Most grape and wine producers would probably say it is the significant shift in the supply demand balance caused by the loss of bottled wine exports to China in late 2020, coinciding with a record-breaking bumper crop the following year.
Incidentally, the average price of wine exported as bulk has remained relatively stable, fluctuating between (between $1.30 and $1.39 over the last 2 years). The sixty percent of Australian wine that is currently exported as bulk is not directly impacted by the China bottled wine tariffs. The price of wine destined for this price-driven commodity end of the market, is far more influenced by the global wine supply and demand situation than economic drivers specific to Australia.
So it stands to reason that there has been some other major contributor to the softening of grape prices in Australia particularly at the lower end. Shipping.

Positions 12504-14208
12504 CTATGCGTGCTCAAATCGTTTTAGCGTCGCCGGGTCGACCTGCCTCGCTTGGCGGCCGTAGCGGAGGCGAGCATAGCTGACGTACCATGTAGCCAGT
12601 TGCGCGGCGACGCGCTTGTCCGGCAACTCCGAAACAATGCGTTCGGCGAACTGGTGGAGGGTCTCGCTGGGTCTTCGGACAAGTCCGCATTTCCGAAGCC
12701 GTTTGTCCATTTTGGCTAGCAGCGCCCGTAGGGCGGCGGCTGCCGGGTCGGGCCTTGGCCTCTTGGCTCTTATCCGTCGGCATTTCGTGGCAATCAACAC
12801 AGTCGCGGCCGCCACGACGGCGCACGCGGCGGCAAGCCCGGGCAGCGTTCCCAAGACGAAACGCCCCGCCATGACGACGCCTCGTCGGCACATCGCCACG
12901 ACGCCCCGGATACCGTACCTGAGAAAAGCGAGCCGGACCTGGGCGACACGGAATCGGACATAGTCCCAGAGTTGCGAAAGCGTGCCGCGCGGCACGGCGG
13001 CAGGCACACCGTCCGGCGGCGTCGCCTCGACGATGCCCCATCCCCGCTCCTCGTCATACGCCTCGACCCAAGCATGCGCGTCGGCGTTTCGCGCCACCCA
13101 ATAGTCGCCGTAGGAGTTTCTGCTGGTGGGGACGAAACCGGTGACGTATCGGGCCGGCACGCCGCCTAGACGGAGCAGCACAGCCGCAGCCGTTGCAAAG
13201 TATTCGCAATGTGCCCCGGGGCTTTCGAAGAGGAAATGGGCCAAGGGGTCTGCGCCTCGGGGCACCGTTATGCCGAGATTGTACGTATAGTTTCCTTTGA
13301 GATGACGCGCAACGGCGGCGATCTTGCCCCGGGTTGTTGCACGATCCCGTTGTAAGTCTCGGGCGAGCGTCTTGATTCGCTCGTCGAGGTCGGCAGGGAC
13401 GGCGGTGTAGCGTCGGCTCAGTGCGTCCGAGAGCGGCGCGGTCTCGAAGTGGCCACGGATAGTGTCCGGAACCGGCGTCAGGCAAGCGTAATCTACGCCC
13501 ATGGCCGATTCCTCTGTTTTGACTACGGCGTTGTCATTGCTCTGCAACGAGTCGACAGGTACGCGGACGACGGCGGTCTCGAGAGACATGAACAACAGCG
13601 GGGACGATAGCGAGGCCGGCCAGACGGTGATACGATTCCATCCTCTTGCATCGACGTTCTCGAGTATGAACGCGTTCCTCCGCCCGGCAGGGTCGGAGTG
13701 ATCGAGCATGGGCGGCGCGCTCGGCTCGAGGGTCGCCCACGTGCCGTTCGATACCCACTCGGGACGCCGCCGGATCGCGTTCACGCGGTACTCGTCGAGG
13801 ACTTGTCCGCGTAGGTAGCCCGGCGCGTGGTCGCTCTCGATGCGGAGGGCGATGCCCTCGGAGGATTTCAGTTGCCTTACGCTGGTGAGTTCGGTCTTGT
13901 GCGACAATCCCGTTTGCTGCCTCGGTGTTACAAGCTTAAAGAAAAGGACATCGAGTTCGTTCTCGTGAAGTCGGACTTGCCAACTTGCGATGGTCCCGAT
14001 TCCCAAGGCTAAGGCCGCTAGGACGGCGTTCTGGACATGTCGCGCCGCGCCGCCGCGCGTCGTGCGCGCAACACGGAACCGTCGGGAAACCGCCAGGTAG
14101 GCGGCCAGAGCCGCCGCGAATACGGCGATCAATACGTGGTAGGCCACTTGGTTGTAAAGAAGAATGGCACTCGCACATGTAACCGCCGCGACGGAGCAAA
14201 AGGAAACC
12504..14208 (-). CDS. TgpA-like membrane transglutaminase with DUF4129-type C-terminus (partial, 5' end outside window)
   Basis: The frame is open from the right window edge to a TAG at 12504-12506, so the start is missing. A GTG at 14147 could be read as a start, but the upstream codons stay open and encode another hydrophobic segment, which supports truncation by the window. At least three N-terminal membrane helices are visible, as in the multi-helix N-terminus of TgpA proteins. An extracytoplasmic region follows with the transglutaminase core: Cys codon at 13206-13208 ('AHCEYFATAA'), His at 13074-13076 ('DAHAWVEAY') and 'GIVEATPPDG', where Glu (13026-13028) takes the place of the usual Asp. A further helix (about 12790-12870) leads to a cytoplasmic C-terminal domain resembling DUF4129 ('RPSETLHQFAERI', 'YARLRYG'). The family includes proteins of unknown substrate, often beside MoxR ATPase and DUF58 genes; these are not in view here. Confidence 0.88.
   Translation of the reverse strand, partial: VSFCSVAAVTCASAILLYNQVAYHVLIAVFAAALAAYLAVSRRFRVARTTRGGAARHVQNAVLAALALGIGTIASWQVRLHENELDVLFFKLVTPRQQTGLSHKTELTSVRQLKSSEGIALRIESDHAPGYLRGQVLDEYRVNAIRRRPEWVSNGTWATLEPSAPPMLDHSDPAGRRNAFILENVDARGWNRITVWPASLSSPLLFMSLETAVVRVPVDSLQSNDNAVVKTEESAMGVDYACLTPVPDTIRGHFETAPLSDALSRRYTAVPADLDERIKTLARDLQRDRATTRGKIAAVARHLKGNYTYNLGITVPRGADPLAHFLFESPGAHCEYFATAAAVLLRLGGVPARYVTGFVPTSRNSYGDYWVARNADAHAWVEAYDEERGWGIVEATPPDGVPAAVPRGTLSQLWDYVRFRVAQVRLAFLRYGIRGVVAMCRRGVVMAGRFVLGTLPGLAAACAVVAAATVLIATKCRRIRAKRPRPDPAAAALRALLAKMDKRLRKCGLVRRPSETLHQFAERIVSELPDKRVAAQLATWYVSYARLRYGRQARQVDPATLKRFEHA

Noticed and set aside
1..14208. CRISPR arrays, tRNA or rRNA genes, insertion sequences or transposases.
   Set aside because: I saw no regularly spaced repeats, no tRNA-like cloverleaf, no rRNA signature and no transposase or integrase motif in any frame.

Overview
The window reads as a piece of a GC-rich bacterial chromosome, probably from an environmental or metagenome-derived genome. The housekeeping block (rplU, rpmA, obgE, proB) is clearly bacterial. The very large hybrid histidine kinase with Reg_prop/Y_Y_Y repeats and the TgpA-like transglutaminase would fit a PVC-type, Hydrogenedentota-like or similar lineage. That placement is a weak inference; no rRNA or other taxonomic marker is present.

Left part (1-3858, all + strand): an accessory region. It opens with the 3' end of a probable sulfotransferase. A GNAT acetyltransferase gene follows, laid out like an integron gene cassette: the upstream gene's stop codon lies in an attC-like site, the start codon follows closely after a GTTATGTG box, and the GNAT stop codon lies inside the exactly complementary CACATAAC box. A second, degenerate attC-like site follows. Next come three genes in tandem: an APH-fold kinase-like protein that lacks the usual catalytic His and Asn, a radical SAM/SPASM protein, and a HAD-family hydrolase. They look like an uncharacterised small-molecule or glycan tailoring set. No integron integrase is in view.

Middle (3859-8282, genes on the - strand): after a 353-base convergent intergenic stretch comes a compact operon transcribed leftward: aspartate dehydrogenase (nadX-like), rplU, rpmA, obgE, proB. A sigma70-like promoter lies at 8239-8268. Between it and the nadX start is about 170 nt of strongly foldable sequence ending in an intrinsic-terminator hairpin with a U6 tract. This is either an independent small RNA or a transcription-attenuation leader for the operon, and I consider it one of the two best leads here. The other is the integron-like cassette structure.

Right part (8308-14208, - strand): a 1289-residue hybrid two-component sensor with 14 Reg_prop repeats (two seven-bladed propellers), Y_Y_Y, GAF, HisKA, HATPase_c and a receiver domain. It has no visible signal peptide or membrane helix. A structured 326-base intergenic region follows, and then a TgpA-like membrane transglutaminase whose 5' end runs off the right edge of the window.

High consumer demand, congestions at ports, rising fuel costs and container and staff shortages have all contributed to higher priced shipping. Elevated costs of sending product to market is eroding Australia’s competitive advantage, particularly at the lower value commodity end of the market where our products are easily substitutable. This might explain why falling grape prices have been heavily weighted towards the inland regions. Warm inland reds declined in average value by 17% in 2021 and then a further 30% in 2022. By comparison, cool climate reds fell only 3% in the past 12 months. In September 2021, container shipping costs from Australia, were reported to have increased ten-fold from pre-Covid-19 levels, at which point shipping costs likely contributed more to the cost of a litre of lower priced commodity wine than the grapes did. While freight costs have come back a bit, DHL has predicted that they will stabilise at far higher levels than pre-Covid periods. Unless the outlook for freight changes, the profitability of wine and grape production at the commodity end of the market remains doubtful.